1 cup buttermilk

Sift the dry ingredients together, then add the shortening and combine with a pastry blender until crumbly. Add in raisins and caraways until thoroughly combined.
Add buttermilk 1/4 cup at a time until the dough is wet but not runny.

Position in a round on a greased baking sheet, hatch two deep lines in a cross down teh side (both for looks and traditionally, to ward off the any evil sprits!) Bake at 375 degrees for about 40-45 minutes

Slice and serve warm or cold with Kerrygold Irish butter.
Top O' the Morning to you!


A Slice of Heaven...

To be completely truthful, beyond the promise of sunshine and snorkeling, the incentive for planning our winter vacation in Key West was the prospect of dessert. Creamy, tart and tangy key lime pie to be exact. We vowed we'd order nothing but key lime pie, a task that proved far too easy in the land of the Florida state pie. The beauty of such an indigenous treasure is that everyone wants a piece of the pie- with their own unique interpretation to share. Using a New York Times article devoted to the parrothead dessert, we mapped out our own 'must try' list and embarked on a daily Key Lime adventure.

Key limes, as opposed to Persian Limes, are smaller and slightly more yellowed, perhaps contributing to their tart juiciness. Sometimes called bartender limes, they provide an intense citrus splash to every margarita and G&T they touch. About the size of a golf ball, the key limes are indigenous to the Keys region. The earliest recorded key lime pies were created before the 1930's, when tankers began importing produce and milk to the islands. Prior to this time, without true means of refrigeration, key lime pie was created out of necessity with its now characteristic silky-sweet condensed milk filling. The citrus was enough to curdle the condensed milk and egg yolks, making this an easy no-bake pie. The remaining egg whites often went into the merengue topping. Many classic recipes stick to this approach.

For an easy, no bake recipe using supermarket ingredients, check out Real Simple's Key Lime Pie recipe. After making this for a barbeque last summer, I would recommend freezing for about 4 hours or overnight if you plan to travel with it. It's important that the heavy cream in the recipe has a chance to firm into a custard. Try it out with key lime concentrate or stick to the recipe's frozen limeade concentrate.

Our first stop in Key West, after a quick grouper sandwich down the road, was Pepe's Cafe. Like most successful Key West establishments, it's as worn as a washed up piece of sandalwood and is still packed with a mix of well informed tourists and suntanned locals. A late entry in our key lime pie crawl, the slice that followed was so large and gooey it was served in a bowl. The dessert set the bar high for the rest of the trip, with it's delightfully tangy filling, covered by tons of sundae-style whipped cream (a bit too much, if you ask me) and encased in a crumbly, buttery graham crust that tasted every bit homemade.

The key lime bug has bitten...what's next? The following evening, we headed to a much lauded backyard restaurant rumored to have inspired local hero Jimmy Buffett- Blue Heaven. The wait was long, as they don't take reservations for dinner hours, as wild roosters and cats meandered around the heels of hungry diners.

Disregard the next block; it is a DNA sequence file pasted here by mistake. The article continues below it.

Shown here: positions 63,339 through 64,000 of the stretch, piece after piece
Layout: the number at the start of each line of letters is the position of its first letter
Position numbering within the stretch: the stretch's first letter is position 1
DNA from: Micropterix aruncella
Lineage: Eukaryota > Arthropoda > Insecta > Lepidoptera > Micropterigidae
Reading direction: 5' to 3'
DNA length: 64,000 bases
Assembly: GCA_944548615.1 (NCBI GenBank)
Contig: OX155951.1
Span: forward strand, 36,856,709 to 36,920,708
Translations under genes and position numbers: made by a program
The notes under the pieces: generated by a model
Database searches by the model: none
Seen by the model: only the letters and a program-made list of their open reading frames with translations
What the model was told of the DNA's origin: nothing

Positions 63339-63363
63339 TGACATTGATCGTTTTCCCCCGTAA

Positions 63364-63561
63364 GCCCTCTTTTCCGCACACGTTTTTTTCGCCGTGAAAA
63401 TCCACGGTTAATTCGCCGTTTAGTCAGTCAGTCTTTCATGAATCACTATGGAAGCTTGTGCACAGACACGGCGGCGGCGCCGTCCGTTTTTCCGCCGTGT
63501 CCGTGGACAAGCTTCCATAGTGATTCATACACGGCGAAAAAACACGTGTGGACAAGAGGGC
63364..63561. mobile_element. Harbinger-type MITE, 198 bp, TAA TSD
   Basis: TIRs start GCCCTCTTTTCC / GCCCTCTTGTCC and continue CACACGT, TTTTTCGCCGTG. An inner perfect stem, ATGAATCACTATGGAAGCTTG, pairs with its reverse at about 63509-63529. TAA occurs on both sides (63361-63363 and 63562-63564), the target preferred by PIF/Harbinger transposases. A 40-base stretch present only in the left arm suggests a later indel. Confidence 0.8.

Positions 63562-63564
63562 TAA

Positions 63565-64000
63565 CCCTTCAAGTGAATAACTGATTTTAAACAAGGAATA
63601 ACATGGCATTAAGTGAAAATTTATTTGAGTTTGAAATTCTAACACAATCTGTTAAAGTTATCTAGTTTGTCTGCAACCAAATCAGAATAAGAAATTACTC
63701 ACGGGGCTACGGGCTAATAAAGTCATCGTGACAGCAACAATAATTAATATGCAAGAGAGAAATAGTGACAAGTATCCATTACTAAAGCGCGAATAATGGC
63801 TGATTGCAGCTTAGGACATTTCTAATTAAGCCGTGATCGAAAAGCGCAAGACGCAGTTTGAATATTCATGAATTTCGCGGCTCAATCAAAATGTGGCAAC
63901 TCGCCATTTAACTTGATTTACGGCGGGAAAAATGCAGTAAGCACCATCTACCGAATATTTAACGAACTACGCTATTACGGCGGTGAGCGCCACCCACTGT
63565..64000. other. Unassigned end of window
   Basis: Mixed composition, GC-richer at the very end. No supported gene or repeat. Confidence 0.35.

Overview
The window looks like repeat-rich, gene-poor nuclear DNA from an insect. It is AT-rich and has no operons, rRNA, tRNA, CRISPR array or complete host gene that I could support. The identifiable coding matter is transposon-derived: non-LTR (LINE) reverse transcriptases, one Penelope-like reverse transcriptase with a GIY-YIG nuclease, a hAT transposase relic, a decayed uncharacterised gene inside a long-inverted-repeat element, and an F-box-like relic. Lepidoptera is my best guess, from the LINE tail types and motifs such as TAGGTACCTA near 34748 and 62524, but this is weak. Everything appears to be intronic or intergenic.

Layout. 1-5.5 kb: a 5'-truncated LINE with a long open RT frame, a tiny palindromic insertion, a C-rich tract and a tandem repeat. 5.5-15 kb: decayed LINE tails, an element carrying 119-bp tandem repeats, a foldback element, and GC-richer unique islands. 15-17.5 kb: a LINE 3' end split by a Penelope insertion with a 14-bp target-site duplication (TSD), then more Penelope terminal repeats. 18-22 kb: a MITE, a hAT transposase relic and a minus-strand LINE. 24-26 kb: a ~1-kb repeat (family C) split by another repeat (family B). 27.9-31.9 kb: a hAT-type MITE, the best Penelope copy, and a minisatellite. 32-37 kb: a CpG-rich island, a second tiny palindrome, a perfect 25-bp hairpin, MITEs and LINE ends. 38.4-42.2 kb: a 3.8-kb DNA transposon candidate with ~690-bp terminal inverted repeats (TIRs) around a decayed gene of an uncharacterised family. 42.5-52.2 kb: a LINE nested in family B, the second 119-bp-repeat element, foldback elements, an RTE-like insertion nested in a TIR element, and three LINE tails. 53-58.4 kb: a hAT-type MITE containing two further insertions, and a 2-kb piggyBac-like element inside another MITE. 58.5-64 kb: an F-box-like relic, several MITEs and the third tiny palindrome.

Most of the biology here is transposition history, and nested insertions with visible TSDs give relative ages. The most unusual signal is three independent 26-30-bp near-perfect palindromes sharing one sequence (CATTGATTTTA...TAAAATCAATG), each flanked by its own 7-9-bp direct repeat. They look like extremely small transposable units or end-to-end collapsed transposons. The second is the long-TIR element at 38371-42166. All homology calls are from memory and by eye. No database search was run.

The key lime pie was what brought us here tonight, and while it made our jaws drop when it arrived, we weren't as pleased with the outcome. Piled so high it looked like a dessert suitable for a Dr. Seuss Who, the meregue was sticky and tough, not airy like it usually is....perhaps too much marshmallow in the mix? We concluded the whipped confection was cleary compensating for a, er, meager showing of the good stuff- a filling missing it's signature punch . The atmosphere and the scene were great, but not enough to settle our appetites yet...

The next night, we sought a new dessert venue to continue our key lime crawl...and decided to brave the caberet/ transgendered scene at La Te Da on Duval, where Alice's rumored pastries still reign supreme. Sitting on the porch on a cool evening, the most unique pie slice arrived, with creme fraiche piped along the edge- alone a treat with the fresh strawberries scattered atop. The pungeant (borderline neon yellow?!) key lime custard found a pleasantly unusual counterpart with bittersweet chocolate, hidden between the filling and the crunchy graham bottom. Imagine a perfectly smooth bit of citrus dissolve on your tongue, crunching a bit of graham, only to have the lasting taste of dark chocolate linger in an aftertaste. Very odd spin on tradition, but if s'mores and limes mingled, this is the way to do it.

Straight off the cruise ship, streams of tourists seemed to flock to one of the many Blond Giraffe outposts. Operating as one of the few key lime pie factories on the island, I thought it might be a turn off. Mass produced pie? I shuddered and thought of the sorts of key lime offerings I would find in the freezer case back in Chicago. With this in mind, we continually ignored the prominent Duval Street outpost until the last night of our trip. After all, we did admire the look of their merengue. Blond Giraffe was home to everything from key lime cookies to ice cream, juice to lollis, but almost everyone that sets foot on Key West leaves with either a whipped cream or merengue slice. Being partial to the merengue ourselves, we brought our last taste of Key West back to the room to enjoy on the privacy of our balcony. And how surprised we were that the last pie, a factory production, was the best, most quintessentially Floridian Key Lime pie out there. Pepe's will still hold a special place in our hearts, as the pie that blissfully set the tone for a sun soaked, lazy vacation. But Blond Giraffe has mastered the art of balance- a soft yet structured graham crust, cradling pleasingly sweet-tart filling (there's the condensed milk-tart key lime combo you want) and an impossibly ethereal cloud of marshmallow toasted topping.

Key lime pie is something to be done right or not done at all. If it takes another trip to the Keys to find more, so be it. After all, it's far too depressing to pack our bags and leave this island oasis. But first, one more slice for the road...